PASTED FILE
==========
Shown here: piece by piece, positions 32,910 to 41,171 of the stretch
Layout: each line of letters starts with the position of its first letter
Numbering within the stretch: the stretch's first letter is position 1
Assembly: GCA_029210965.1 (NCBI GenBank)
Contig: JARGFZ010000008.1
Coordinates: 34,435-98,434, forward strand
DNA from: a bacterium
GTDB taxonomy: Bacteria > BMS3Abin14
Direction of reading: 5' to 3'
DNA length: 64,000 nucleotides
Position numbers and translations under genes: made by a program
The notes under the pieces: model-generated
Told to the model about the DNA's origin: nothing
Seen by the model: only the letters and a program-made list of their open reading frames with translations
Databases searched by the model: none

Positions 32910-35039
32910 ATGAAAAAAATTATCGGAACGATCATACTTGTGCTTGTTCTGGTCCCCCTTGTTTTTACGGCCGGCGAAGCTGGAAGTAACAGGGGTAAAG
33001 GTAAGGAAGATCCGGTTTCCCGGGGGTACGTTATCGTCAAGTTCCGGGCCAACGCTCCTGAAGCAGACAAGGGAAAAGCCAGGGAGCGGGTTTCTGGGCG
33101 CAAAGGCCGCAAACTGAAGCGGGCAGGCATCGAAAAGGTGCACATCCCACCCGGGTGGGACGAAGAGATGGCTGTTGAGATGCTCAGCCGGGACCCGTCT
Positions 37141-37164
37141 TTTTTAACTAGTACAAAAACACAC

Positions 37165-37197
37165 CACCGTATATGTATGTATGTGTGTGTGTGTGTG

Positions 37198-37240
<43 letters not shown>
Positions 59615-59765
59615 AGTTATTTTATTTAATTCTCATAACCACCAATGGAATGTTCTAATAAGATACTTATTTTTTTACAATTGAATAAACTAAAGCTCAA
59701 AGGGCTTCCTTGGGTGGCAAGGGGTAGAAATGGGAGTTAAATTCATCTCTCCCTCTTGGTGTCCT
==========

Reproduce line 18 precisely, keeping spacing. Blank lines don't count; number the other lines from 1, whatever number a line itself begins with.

33001 GTAAGGAAGATCCGGTTTCCCGGGGGTACGTTATCGTCAAGTTCCGGGCCAACGCTCCTGAAGCAGACAAGGGAAAAGCCAGGGAGCGGGTTTCTGGGCG